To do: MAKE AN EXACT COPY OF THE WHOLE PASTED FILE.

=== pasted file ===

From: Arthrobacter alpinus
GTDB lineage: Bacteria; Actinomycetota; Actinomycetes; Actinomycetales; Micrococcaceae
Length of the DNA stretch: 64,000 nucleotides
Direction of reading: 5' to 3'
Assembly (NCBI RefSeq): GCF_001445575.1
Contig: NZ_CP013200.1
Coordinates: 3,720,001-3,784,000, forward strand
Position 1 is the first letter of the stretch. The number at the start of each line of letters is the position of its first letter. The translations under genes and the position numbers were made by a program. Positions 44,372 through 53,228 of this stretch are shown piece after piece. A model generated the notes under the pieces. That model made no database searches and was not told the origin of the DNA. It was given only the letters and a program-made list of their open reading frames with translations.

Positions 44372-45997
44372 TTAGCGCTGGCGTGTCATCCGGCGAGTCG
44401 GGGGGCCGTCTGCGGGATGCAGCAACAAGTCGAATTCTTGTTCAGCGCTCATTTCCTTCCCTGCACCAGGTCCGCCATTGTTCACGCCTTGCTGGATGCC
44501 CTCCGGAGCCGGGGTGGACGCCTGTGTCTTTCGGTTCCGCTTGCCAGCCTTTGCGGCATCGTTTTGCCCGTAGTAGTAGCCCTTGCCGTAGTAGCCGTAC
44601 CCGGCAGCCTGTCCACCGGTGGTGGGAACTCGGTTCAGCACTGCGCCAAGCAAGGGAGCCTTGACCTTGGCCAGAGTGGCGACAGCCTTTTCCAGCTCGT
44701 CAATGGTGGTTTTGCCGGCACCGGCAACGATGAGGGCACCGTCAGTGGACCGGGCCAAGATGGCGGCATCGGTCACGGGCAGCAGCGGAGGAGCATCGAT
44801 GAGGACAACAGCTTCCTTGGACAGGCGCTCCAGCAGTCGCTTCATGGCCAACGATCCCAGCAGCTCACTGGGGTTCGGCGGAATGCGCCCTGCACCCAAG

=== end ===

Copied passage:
From: Arthrobacter alpinus
GTDB lineage: Bacteria; Actinomycetota; Actinomycetes; Actinomycetales; Micrococcaceae
Length of the DNA stretch: 64,000 nucleotides
Direction of reading: 5' to 3'
Assembly (NCBI RefSeq): GCF_001445575.1
Contig: NZ_CP013200.1
Coordinates: 3,720,001-3,784,000, forward strand
Position 1 is the first letter of the stretch. The number at the start of each line of letters is the position of its first letter. The translations under genes and the position numbers were made by a program. Positions 44,372 through 53,228 of this stretch are shown piece after piece. A model generated the notes under the pieces. That model made no database searches and was not told the origin of the DNA. It was given only the letters and a program-made list of their open reading frames with translations.

Positions 44372-45997
44372 TTAGCGCTGGCGTGTCATCCGGCGAGTCG
44401 GGGGGCCGTCTGCGGGATGCAGCAACAAGTCGAATTCTTGTTCAGCGCTCATTTCCTTCCCTGCACCAGGTCCGCCATTGTTCACGCCTTGCTGGATGCC
44501 CTCCGGAGCCGGGGTGGACGCCTGTGTCTTTCGGTTCCGCTTGCCAGCCTTTGCGGCATCGTTTTGCCCGTAGTAGTAGCCCTTGCCGTAGTAGCCGTAC
44601 CCGGCAGCCTGTCCACCGGTGGTGGGAACTCGGTTCAGCACTGCGCCAAGCAAGGGAGCCTTGACCTTGGCCAGAGTGGCGACAGCCTTTTCCAGCTCGT
44701 CAATGGTGGTTTTGCCGGCACCGGCAACGATGAGGGCACCGTCAGTGGACCGGGCCAAGATGGCGGCATCGGTCACGGGCAGCAGCGGAGGAGCATCGAT
44801 GAGGACAACAGCTTCCTTGGACAGGCGCTCCAGCAGTCGCTTCATGGCCAACGATCCCAGCAGCTCACTGGGGTTCGGCGGAATGCGCCCTGCACCCAAG